The department released a 23-page legal opinion Thursday summarizing the advice it gave the White House before the Jan. 4 appointments. GOP leaders have argued the Senate was not technically in recess when Obama acted so the regular Senate confirmation process should have been followed.
Assistant Attorney General Virginia Seitz wrote that the president has authority to make such appointmentsbecause the Senate is on a 20-day recess, even though it has held periodic pro forma sessions in which no business is conducted. Seitz argued the pro forma sessions — some with as few as one member present — have not been sufficient for the chamber to exercise its constitutional authority to advise and consent to normal presidential nominations.
Senate Republican Leader Mitch McConnell has said Obama has endangered the nation's systems of checks and balances, and Republican Sen. Orrin Hatch says the appointments are a very grave decision by an autocratic White House.
Senate Republicans have been using their ability to block or stall Senate confirmation of some regular nominees as a way to curb agencies they believe have taken or are poised to take actions they disagree with.
On Jan. 4, Obama appointed Richard Cordray, a former attorney general of Ohio, to be the first director of the Consumer Financial Protection Bureau. Obama also appointed two Democrats and a Republican to the National Labor Relations Board that day. There was stiff Republican opposition to creating the new consumer agency, which was authorized in the financial regulation law, and Republicans have argued that the labor board has tilted toward unions under Obama's Democratic administration.
The Justice official who wrote the opinion, Seitz, heads the department's Office of Legal Counsel, which is empowered to provide binding legal opinions to the executive branch.
Her new memo cites a Justice Department legal opinion from President George W. Bush's Republican administration in justifying Obama's recent appointments. The Bush administration opinion from 2004 says that a recess during a session of the Senate can meet constitutional requirements for permitting the president to make recess appointments as long as the recess is of sufficient length. Seitz noted that the last five presidents have made recess appointments during recesses of 14 days or less.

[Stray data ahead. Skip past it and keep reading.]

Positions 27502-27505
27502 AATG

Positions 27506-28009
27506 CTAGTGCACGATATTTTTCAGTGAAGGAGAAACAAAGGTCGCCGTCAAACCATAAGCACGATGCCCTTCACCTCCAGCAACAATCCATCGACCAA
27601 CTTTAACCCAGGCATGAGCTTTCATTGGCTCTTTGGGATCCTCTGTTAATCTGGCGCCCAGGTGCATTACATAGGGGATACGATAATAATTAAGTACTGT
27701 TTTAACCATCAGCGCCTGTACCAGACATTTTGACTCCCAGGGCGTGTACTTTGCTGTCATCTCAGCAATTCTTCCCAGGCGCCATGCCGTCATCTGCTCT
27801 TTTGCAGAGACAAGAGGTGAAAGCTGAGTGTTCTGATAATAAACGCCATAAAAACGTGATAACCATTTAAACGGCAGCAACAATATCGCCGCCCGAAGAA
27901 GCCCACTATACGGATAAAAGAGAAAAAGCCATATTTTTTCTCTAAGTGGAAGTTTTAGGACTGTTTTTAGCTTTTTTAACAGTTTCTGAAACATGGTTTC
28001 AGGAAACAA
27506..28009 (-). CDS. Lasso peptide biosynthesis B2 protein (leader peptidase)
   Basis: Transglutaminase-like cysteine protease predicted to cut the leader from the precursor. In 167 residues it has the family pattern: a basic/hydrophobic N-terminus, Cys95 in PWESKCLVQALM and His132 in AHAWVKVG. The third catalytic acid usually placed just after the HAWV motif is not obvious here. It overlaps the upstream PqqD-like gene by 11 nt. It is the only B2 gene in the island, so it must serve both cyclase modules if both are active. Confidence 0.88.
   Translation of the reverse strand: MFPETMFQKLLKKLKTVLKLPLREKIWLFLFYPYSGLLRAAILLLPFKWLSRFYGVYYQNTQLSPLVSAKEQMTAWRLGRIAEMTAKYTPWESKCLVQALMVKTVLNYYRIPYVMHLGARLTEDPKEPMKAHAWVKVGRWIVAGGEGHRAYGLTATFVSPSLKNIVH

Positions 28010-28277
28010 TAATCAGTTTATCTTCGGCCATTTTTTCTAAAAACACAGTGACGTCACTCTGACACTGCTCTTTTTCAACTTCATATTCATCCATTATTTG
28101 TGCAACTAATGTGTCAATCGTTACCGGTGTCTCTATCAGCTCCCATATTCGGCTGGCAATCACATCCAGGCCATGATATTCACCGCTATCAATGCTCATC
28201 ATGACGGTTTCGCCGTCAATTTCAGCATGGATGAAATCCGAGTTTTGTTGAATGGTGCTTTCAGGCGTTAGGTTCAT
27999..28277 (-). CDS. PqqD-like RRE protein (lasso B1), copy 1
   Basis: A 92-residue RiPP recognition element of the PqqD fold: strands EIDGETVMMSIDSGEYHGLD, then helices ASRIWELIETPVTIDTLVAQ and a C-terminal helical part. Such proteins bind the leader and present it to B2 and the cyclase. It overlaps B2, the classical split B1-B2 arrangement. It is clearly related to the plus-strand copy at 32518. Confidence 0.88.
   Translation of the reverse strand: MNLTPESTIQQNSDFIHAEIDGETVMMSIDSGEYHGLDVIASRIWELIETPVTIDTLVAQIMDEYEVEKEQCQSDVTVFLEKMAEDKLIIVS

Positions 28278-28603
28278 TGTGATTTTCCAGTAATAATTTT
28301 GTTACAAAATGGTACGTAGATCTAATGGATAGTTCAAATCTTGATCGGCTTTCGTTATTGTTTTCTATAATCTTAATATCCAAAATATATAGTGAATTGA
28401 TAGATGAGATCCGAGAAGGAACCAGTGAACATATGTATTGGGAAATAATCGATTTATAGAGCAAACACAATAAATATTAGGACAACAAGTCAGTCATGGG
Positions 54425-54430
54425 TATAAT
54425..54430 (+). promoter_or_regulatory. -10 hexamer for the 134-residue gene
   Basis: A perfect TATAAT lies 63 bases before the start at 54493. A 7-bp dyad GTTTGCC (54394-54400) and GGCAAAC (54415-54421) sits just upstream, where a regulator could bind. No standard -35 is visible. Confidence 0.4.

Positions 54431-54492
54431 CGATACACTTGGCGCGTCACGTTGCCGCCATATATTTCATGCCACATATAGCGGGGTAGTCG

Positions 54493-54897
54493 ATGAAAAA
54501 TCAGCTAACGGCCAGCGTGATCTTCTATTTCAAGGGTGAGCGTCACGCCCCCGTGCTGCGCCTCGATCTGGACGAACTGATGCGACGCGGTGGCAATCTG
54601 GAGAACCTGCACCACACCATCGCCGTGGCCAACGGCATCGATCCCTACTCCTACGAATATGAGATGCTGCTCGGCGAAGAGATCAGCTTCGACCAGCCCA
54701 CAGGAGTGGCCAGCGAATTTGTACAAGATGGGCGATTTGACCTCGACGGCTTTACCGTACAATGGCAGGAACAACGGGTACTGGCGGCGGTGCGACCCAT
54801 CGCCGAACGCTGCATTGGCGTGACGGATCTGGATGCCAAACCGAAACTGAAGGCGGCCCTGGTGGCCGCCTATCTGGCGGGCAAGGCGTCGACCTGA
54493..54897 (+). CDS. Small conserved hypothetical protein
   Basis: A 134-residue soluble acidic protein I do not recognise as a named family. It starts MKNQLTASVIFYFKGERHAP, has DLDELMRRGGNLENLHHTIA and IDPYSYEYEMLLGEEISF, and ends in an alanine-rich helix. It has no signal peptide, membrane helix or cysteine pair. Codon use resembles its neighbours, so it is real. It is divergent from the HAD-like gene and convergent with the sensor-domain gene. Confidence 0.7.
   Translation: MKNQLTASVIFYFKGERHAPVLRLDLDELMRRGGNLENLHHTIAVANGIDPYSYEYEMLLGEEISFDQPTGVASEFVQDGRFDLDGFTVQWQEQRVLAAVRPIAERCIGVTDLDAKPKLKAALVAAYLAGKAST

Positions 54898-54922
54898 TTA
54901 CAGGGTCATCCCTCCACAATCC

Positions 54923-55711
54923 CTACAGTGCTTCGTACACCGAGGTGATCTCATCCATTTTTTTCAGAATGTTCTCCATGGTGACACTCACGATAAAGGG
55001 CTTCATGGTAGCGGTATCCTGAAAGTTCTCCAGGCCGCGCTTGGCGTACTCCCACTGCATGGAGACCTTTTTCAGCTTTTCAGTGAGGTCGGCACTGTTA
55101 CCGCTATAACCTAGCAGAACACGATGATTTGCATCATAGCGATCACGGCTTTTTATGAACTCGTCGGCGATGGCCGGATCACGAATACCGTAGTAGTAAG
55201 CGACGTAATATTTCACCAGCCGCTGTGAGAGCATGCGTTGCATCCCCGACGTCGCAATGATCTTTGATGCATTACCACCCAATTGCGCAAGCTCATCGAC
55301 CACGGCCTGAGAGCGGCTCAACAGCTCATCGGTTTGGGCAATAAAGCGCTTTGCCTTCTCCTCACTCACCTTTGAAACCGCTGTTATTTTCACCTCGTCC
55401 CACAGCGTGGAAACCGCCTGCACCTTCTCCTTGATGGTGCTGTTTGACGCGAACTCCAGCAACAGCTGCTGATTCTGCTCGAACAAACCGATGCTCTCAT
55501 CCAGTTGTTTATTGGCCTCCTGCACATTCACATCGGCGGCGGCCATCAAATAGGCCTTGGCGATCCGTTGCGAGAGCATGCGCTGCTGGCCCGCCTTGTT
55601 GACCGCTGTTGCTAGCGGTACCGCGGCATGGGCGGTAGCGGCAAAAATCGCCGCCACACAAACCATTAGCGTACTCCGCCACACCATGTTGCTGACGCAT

In December, the Senate agreed to adjourn until Jan. 23 but to convene pro forma sessions in which no business was to be conducted every Tuesday and Friday.
The Senate pro forma sessions in which no business was conducted, do not "in our opinion" interrupt therecess "in a manner that would preclude the president" from acting, Seitz wrote in her Jan. 6 opinion.
Beginning in late 2007, the Senate has frequently conducted pro forma sessions that typically last only a few seconds and that "apparently require the presence of only one senator," Seitz wrote. Under a legal framework dating back nearly a century, recess appointments have been permitted when the Senate cannot receive communications from the president or participate as a body in confirming nominees.
In an op-ed article in the Washington Post, Edwin Meese, who served as attorney general under Republican President Ronald Reagan, and Todd Gaziano, a former Office of Legal Counsel attorney who is now a fellow at the conservative Heritage Foundation, called Obama's actions "a breathtaking violation of the separation of powers."
The GOP's unsuccessful opposition to creating the consumer watchdog agency has turned into opposition to potential nominees to lead the office. Stiff Republican opposition headed Obama off from even nominating Elizabeth Warren, the interim official who helped set up the office, to be its permanent chief.
There is GOP resistance as well to filling slots on the National Labor Relations Board that Republicans feel has become pro-labor under Obama. If Republicans keep enough slots vacant on the labor board, they can prevent it from acting at all.
The pro forma sessions have been used by both Democratic and Republican senators in an effort to stave offrecess appointments.
Senate Majority Leader Harry Reid, D-Nev., said in 2008 that the pro forma sessions were designed to prevent the president — at that time Bush — from exercising his constitutional power to make recess appointments.
Last year with Obama in the White House, some Republican senators urged House Speaker John Boehner, R-Ohio, not to pass any resolution that would allow the Senate to recess or adjourn for more than three days. The Constitution provides that neither the House nor the Senate shall adjourn for more than three days without the consent of the other. No concurrent resolution of adjournment has been introduced in either chamber since May of last year.